Volvo Ocean Race Innovations

The Volvo Ocean Race 2014-2015 started yesterday with a In-Port-Race in Alicante, Spain. A new designed One Design – VO65 will be the sailing boat for this year.

Alvimedica win Volvo Ocean Race in-port race in Alicante. The jury might still be out on how close the offshore racing in the 2014-15 Volvo Ocean Race will be but the action we watched today in Alicante leaves no doubt that inshore, it will be as close as possible. The first in-port race of this edition delivered as promised as the seven VO65′s battled it out on the waters off Alicante under nice conditions and a southerly breeze that topped 14-15 knots. The VO65 fleet went round the buoys three times and the win went to the young American rookies that race on the Turkish Alvimedica boat after a close fight with Abu Dhabi, thanks to a combination of excellent crew work and an on-the-spot tactical call in the third run. It was Vesta and Dongfeng that took the early lead in the first in-port race after an uneventful start and a first beat on the more favored right-hand side of the course. The Danish team rounded the first weather ahead, with the Chinese closely behind. The first run saw a hug lateral split in the fleet with Vestas, Dongfeng and Alvimedica opting for a radical strategy on the left-hand side, sailing out of the safety zone and well into the numerous fleet of specator boats. On the other hand, Abu Dhabi surged to the right-hand side, taking thus the lead at the first bottom gate. Ian Walker and his crew held on to their lead during the next two legs but could feel the young rookies on Alvimedica hot on their heels. The game-changing moment came in the third and final beat when Alberto Bolzan, the Italian tactician on Alvimedica, made the call for the left. That paid a big dividend for the Turkish boat and at the third and final weather mark Alvimedica was ahead with now Abu Dhabi behind them. Despite the fierce attacks by Ian Walker in the final stretch of hte final run, Alvimedica’s crew sailed to their first victory. In this edition of the Volvo Ocean Race, in-port races don’t count towards the overall scoretable but will be only used to break the eventual ties after all offshore legs have been raced. However, there isn’t any doubt that today’s victory will be a confidence boost for the youngest crew of the fleet. A week from now, the seven VO65 will sail off Alicante and head to Cape Town where they are expected to arrive in the first week of November. By then we will know whether Charlie and his crew showed us today a small part of their potential.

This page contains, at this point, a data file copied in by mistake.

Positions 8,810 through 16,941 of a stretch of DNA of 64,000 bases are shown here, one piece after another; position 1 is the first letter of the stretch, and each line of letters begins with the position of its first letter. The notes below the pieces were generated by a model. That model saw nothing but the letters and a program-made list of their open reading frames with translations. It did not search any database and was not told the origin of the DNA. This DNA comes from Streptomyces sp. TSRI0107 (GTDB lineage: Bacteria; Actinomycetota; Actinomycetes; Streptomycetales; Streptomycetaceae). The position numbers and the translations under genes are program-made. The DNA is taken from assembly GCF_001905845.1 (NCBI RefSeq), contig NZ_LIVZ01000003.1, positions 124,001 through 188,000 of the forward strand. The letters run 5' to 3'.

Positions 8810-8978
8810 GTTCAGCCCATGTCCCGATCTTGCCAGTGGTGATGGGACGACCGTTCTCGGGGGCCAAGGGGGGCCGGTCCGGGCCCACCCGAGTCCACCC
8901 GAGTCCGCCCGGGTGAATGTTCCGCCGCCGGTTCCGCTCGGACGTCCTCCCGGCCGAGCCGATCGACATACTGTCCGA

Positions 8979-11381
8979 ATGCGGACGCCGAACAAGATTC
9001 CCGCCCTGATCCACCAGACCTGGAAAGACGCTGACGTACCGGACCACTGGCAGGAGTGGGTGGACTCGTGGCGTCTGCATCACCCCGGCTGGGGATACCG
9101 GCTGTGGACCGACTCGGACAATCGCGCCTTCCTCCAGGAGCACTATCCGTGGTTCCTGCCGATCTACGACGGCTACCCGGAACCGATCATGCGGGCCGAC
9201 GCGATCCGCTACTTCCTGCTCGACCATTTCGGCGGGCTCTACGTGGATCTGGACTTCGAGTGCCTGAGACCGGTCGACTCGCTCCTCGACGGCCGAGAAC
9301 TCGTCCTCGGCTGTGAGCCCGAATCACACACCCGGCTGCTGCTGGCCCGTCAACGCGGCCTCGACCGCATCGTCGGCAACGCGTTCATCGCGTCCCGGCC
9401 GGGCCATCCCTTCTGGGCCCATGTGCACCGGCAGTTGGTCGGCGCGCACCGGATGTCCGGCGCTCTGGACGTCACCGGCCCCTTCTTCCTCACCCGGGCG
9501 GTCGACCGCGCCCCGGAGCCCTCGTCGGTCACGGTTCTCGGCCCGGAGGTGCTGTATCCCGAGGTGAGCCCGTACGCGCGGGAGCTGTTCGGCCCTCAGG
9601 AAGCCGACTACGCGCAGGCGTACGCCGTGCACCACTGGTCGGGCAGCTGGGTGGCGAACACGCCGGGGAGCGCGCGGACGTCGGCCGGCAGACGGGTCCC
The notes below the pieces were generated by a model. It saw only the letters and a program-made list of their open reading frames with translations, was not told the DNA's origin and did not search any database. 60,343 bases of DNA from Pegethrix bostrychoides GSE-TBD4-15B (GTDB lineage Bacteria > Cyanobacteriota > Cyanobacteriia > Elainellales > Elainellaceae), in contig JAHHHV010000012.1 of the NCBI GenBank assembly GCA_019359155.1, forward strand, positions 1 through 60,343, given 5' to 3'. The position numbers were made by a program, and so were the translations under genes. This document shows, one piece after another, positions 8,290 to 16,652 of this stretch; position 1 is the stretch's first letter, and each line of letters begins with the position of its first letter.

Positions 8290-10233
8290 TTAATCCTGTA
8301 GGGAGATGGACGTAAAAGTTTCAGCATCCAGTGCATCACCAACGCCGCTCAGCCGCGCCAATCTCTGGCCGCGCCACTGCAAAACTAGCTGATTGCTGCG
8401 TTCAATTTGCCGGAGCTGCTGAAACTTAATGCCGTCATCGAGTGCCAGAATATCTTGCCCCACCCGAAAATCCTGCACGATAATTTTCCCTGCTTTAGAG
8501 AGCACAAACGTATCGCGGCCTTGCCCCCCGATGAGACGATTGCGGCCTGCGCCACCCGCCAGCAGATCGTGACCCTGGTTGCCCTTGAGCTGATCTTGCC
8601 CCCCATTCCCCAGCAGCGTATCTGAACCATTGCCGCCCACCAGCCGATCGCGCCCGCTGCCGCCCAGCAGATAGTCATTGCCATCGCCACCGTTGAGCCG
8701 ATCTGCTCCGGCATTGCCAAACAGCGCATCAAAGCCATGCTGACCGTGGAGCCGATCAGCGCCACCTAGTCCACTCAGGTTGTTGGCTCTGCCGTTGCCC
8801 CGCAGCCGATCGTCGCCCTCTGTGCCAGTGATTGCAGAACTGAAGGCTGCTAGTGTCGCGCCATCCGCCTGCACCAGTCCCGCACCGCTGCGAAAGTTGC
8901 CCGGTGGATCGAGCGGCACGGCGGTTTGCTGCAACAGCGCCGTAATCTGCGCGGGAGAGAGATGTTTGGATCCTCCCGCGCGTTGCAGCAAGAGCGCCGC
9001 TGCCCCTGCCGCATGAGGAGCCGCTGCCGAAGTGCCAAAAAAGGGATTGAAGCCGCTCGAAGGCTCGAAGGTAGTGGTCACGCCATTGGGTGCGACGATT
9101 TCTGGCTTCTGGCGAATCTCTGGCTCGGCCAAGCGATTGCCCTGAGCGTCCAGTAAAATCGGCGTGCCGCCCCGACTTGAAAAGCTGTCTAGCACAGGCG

Foto: Sander van der Borch / Team Brunel

Canting keel

A canting keel is a form of sailing ballast, suspended from a rigid canting strut beneath the boat, which can be swung to windward of a boat under sail, in order to counteract the heeling force of the sail. The canting keel must be able to pivot to either port or starboard, depending on the current tack.

The canting-keel system utilises two opposing hydraulic rams, and is very similar to the style of system used successfully on the VO70s. As with the VO70, the system has been designed to operate safely with only one ram to ensure complete redundancy. FYD worked closely with the hydraulic experts at Cariboni in Italy to ensure that the geometry of the canting system resulted in a concept that is light and with a low centre of gravity, while still being relatively simple and inexpensive to produce. Hydraulic supply ports were also located in such a way as to be sympathetic to the needs of the sailors onboard, with good access and visibility.